Tuesday, September 11, 2012

The Unbearable Rolls Around Again

Every year we come to grips with reliving the events of September 11, 2001 all over again—the shock, disbelief, horror, anger, and unremitting sorrow.  The event scars all of us old enough to witness it over, and over and over again as the fatal crashes were replayed on television  and coverage continued non-stop for days.
Every year, I feel that I should write deeply about it.  And every year, I cannot make myself.  The wound is still too raw.
This year marks the 11th anniversary.  Coverage is slightly more muted than last year’s big 10 year mark.  There are other things going on.  An election.  A continuing economic crisis,  the Baseball pennant race and the first week of NFL football.  America’s Got Talent is winding down and The Voice and Dancing With the Stars ratcheting up.  Still there will be plenty of attention paid and some time this morning most of us of a certain age will realize with a lump in our throats that it was just about now that we first heard or saw.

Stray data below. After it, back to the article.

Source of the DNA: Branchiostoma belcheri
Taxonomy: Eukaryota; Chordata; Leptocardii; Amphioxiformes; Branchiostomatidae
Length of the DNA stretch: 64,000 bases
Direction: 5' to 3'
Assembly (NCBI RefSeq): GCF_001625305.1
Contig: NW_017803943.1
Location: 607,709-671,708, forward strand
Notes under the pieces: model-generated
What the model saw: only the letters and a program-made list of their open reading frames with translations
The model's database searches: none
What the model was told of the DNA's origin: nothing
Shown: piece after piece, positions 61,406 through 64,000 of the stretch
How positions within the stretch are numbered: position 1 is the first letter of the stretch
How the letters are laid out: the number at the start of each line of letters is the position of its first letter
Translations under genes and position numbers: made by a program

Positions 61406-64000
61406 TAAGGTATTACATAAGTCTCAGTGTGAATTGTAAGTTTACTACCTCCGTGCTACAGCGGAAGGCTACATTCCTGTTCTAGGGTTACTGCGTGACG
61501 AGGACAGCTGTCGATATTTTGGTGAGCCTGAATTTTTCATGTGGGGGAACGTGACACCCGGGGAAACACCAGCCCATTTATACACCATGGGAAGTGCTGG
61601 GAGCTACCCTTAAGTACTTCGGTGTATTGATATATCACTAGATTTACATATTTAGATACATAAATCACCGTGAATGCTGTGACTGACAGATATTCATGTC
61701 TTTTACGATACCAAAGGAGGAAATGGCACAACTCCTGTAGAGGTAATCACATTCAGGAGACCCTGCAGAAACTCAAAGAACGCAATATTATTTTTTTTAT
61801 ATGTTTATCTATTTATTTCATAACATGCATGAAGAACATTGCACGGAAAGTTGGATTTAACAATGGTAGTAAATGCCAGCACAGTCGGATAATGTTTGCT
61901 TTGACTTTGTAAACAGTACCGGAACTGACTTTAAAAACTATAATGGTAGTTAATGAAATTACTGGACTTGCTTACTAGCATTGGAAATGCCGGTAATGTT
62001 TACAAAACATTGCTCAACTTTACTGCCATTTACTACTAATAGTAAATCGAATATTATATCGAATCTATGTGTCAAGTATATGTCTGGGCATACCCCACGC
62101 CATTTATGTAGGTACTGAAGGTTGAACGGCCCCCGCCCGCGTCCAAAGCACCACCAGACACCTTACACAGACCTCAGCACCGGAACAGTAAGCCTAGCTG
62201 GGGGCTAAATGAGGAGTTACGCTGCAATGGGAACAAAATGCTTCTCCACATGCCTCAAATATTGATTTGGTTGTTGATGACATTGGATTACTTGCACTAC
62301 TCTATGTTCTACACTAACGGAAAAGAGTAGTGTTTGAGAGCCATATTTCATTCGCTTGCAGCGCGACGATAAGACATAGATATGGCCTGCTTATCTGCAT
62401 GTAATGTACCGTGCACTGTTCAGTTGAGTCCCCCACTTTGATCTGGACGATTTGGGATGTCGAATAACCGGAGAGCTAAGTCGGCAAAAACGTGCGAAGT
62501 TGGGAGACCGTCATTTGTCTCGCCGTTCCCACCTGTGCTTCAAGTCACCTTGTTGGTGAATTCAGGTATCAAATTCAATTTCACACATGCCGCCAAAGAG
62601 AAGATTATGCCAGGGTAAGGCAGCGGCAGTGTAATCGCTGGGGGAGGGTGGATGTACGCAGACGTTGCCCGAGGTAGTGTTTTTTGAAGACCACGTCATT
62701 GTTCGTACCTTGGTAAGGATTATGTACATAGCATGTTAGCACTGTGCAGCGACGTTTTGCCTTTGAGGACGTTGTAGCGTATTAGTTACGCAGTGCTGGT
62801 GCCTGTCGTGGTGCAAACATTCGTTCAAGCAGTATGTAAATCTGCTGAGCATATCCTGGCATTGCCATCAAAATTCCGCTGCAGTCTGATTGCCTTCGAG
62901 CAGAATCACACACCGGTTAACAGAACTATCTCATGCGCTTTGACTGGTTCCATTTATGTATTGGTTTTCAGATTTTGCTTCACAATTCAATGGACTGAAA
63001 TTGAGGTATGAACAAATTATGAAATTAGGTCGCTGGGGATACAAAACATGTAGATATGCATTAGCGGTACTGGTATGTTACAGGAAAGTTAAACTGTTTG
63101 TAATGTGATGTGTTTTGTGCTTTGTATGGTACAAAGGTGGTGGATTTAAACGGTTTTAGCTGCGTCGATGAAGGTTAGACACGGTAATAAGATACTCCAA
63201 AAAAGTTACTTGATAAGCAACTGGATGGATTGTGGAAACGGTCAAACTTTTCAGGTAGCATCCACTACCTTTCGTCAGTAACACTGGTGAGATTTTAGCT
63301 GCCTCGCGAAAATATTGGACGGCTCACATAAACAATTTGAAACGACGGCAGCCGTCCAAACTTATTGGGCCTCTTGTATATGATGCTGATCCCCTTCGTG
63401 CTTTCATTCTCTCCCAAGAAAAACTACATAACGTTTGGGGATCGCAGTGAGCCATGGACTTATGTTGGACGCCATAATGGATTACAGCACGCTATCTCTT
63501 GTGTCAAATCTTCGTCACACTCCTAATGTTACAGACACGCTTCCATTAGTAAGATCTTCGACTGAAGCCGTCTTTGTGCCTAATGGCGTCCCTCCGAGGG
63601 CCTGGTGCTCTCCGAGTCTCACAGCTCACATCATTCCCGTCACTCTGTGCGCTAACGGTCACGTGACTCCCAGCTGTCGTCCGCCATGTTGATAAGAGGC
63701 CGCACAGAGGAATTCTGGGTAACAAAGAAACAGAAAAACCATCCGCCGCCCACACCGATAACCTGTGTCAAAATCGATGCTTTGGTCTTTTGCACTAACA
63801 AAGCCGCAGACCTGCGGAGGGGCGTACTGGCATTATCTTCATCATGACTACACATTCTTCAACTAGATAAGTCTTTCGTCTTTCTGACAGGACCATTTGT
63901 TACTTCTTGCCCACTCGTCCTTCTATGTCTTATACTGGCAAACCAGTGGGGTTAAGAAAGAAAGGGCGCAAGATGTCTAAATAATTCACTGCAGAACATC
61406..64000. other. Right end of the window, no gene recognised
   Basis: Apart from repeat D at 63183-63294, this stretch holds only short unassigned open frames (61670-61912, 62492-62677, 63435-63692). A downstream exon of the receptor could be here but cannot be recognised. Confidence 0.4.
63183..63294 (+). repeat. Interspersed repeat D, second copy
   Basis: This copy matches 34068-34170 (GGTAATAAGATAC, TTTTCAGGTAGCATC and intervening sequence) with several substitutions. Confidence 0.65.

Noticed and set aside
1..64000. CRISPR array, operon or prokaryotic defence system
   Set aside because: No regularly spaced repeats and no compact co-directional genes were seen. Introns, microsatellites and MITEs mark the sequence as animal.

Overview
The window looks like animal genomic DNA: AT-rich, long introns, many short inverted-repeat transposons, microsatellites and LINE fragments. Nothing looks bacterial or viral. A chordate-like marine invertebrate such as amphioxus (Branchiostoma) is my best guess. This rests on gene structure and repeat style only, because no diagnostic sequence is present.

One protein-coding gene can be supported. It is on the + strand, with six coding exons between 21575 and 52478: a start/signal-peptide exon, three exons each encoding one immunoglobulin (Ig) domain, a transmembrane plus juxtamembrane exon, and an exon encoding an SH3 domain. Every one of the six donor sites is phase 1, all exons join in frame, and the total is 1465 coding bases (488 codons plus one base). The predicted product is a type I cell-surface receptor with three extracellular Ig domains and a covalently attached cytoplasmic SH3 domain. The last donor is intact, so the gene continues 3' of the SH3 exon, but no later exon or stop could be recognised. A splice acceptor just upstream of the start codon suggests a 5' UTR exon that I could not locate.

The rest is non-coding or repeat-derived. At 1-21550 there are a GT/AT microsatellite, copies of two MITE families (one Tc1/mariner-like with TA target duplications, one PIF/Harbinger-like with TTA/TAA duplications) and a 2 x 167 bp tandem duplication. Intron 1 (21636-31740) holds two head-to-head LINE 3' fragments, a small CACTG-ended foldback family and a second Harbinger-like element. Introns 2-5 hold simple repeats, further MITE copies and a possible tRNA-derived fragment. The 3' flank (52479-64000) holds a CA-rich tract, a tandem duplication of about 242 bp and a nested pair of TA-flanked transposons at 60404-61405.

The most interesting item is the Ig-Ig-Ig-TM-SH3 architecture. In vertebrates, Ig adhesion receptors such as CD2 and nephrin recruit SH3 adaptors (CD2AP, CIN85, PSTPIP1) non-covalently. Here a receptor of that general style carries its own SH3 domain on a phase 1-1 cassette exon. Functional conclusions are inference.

I don’t have much to add.  Except this.  No matter how awful that day was, it was no different except perhaps in degree that what happens regularly in dusty Pakistani villages when death falls suddenly from the skies and obliterates along with—maybe—a Taliban chieftain with a rocket propelled grenade or a low level Al Qaeda— his wife and children, the neighbors, and the boy with the goat just passing by.  Death is death.  Brutal is brutal. Vicious insanity is vicious insanity.
Last year I did screw up enough nerve and energy to do a poem around the anniversary.  Here it is again.

Ashes to Ashes, Dust to Dust
September 9, 2011, Crystal Lake, Illinois

The ash and dust, they say,
            rose as high as the skirts
            of the ionosphere.
Prevailing winds pushed it
            across oceans and around the world.

Most has sifted by now to the earth.
Some orbits still,
motes descending
            now and again.

My study is a cluttered mess.
Dust lays on any unattended
horizontal surface,
makes webs in corners,
balls in computer wire rats nests,
devils under bookshelves.

That speck, that one there,
            the one by the stapler,
            just might be what’s left
            of the Dominican cleaner
            who left her children
            with their Abuela
            and went to work
            in the sky
            only to be vaporized.

Hola, seƱora.
It is an honor to meet you.

—Patrick Murfin

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